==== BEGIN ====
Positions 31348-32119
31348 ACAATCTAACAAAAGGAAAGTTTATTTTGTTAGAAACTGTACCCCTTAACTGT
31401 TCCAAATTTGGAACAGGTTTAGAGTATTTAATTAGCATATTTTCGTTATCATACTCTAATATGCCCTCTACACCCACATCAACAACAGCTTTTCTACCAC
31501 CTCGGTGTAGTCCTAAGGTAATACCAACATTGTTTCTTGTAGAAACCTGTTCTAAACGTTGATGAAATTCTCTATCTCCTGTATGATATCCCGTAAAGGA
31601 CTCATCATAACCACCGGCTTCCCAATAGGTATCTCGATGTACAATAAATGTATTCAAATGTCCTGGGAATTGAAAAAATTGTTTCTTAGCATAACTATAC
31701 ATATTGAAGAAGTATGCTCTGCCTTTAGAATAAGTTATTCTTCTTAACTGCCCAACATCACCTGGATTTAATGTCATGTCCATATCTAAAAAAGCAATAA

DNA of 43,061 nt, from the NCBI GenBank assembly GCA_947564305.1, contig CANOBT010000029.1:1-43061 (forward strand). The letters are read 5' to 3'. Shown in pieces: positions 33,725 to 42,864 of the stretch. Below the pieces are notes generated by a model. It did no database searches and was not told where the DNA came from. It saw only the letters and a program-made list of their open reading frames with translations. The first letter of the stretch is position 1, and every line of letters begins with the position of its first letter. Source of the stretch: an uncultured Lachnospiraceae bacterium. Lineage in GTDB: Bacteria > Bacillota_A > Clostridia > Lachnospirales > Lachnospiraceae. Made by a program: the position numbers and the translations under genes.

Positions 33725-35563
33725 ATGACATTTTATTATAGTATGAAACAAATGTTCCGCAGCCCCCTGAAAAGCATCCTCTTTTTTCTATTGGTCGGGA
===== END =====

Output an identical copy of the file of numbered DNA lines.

Positions 31348-32119
31348 ACAATCTAACAAAAGGAAAGTTTATTTTGTTAGAAACTGTACCCCTTAACTGT
31401 TCCAAATTTGGAACAGGTTTAGAGTATTTAATTAGCATATTTTCGTTATCATACTCTAATATGCCCTCTACACCCACATCAACAACAGCTTTTCTACCAC
31501 CTCGGTGTAGTCCTAAGGTAATACCAACATTGTTTCTTGTAGAAACCTGTTCTAAACGTTGATGAAATTCTCTATCTCCTGTATGATATCCCGTAAAGGA
31601 CTCATCATAACCACCGGCTTCCCAATAGGTATCTCGATGTACAATAAATGTATTCAAATGTCCTGGGAATTGAAAAAATTGTTTCTTAGCATAACTATAC
31701 ATATTGAAGAAGTATGCTCTGCCTTTAGAATAAGTTATTCTTCTTAACTGCCCAACATCACCTGGATTTAATGTCATGTCCATATCTAAAAAAGCAATAA

DNA of 43,061 nt, from the NCBI GenBank assembly GCA_947564305.1, contig CANOBT010000029.1:1-43061 (forward strand). The letters are read 5' to 3'. Shown in pieces: positions 33,725 to 42,864 of the stretch. Below the pieces are notes generated by a model. It did no database searches and was not told where the DNA came from. It saw only the letters and a program-made list of their open reading frames with translations. The first letter of the stretch is position 1, and every line of letters begins with the position of its first letter. Source of the stretch: an uncultured Lachnospiraceae bacterium. Lineage in GTDB: Bacteria > Bacillota_A > Clostridia > Lachnospirales > Lachnospiraceae. Made by a program: the position numbers and the translations under genes.

Positions 33725-35563
33725 ATGACATTTTATTATAGTATGAAACAAATGTTCCGCAGCCCCCTGAAAAGCATCCTCTTTTTTCTATTGGTCGGGA